Sun, Oct 09, 2005 - Page 8 News List

Who is in control?

By Audrey Deng , Puli

Huang Jei-hsuan stresses the need for Taiwan to maintain a strong defense capability (Letter, Oct. 2, page 8). This is certainly an important consideration for Taiwan's future. However, he then continues by saying that, "The US warning that it might withhold its support if Taiwan does not better arm itself does not make sense and is unhelpful."

He strongly suggests that the US change its "one China" policy in order to encourage the Taiwanese people to strive for sufficient deterrent capability, so that the Taiwanese know that their investment in defense is going to result in them some day being recognized as an independent and sovereign nation. While I don't doubt that Huang is sincere in his analysis, and wants to help Taiwan, there are numerous misconceptions and logical flaws in his argument.

First, let's look at the "one China" policy. I believe that what this policy says is that, "There is one China, and Taiwan is to be a part of China" (this is based on the Shanghai Communique). But, as everyone in Taiwan knows, at the present time, Taiwan is not a part of China (the People's Republic of China or PRC).

Second, let's look at the "Republic of China" (ROC) on Taiwan. The ROC was refused admittance to the UN again this year for the 13th time. Is the ROC a legitimate government for Taiwan? The answer is clearly: No.

The ROC military troops came to Taiwan and accepted the Japanese surrender on Oct. 25, 1945, on the direction of US General Douglas MacArthur. Many researchers say that the ROC accepted the Japanese surrender on behalf of the Allied Powers, but that misses the point. The laws of war do not discuss who surrendered to whom, or who defeated whom -- what they do discuss is "the occupying power."

If you read General Order No. 1 of Sept. 2, 1945, what can you conclude about who is "the occupying power" as spoken of under the laws of war? "The occupying power" is clearly the US. Hence, the ROC is merely a subordinate occupying power under the US; it has the position of an "agent." Moreover, when the ROC fled China in December 1949, it became a government-in-exile.

In the post-war San Francisco Peace Treaty, Japan renounced the sovereignty of Taiwan, but it was not given to the ROC. Today, the ROC on Taiwan continues to act in the dual capacities of a "subordinate occupying power" and a "government in exile."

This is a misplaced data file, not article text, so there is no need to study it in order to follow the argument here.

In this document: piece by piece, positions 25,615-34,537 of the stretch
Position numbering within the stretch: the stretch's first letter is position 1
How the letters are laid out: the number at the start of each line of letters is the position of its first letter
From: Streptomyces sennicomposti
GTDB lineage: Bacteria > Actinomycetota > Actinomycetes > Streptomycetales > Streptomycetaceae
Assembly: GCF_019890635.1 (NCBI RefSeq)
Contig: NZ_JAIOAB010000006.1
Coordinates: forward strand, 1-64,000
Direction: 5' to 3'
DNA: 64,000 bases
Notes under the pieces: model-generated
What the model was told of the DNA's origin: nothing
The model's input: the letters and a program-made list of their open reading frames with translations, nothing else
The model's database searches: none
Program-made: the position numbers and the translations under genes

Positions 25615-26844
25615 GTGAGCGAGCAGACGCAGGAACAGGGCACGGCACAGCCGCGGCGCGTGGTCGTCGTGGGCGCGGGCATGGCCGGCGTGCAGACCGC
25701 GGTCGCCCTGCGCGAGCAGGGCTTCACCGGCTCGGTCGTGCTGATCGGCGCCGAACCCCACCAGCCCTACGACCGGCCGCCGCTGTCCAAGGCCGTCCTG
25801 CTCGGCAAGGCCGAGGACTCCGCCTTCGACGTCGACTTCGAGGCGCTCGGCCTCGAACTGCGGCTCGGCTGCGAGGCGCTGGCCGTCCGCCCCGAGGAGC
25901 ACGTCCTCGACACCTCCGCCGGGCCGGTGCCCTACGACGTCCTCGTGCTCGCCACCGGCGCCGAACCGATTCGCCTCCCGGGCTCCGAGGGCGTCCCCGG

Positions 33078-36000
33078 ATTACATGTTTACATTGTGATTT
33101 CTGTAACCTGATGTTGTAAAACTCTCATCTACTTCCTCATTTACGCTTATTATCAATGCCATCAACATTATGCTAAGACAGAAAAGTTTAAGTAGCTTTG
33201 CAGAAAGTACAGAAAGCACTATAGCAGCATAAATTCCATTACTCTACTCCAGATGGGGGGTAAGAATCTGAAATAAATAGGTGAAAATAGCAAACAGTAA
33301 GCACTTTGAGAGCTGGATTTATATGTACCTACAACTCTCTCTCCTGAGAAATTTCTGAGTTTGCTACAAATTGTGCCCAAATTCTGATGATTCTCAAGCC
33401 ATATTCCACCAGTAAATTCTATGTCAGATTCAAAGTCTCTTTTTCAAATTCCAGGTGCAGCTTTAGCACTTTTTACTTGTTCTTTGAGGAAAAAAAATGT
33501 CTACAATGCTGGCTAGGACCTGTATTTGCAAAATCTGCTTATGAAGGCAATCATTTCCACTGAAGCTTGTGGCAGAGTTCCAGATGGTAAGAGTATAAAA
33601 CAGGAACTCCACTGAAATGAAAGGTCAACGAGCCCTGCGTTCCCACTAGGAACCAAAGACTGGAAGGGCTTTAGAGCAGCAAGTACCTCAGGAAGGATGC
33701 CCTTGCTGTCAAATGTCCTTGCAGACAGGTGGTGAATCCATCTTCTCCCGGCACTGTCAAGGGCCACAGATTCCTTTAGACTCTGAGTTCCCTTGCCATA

Looking at the "one China" policy from this standpoint, it is clear that there is no need for the US to revise it. To repeat the obvious: "The ROC is not a legitimate government for Taiwan." That was made abundantly clear when the US derecognized the ROC in 1978. The Taiwan Relations Act refers to the government structure in Taiwan as the "Taiwan governing authorities" and does not recognize Taiwan as a sovereign state.

Third, as with many other authors who feature in the Taipei Times, there is the curious notion that "certain actions must be undertaken so that Taiwan can be a normal country." In other words, since many officials in the international arena have denied that Taiwan is a sovereign nation, it is seemingly necessary to do various things so that Taiwan's sovereignty can re-bloom, or mature in its growth, since it apparently has shrunk, died or otherwise disappeared.

When discussing such topics, we need to distinguish between "popular sovereignty" (ie, the right to vote) and "territorial sovereignty" (or "state sovereignty"). The Taiwanese people have "popular sovereignty" but they don't have "territorial sovereignty" because it was not ceded to the ROC, nor to the Taiwanese governing authorities in the peace treaty (the transfer of territorial sovereignty is always between governments.)

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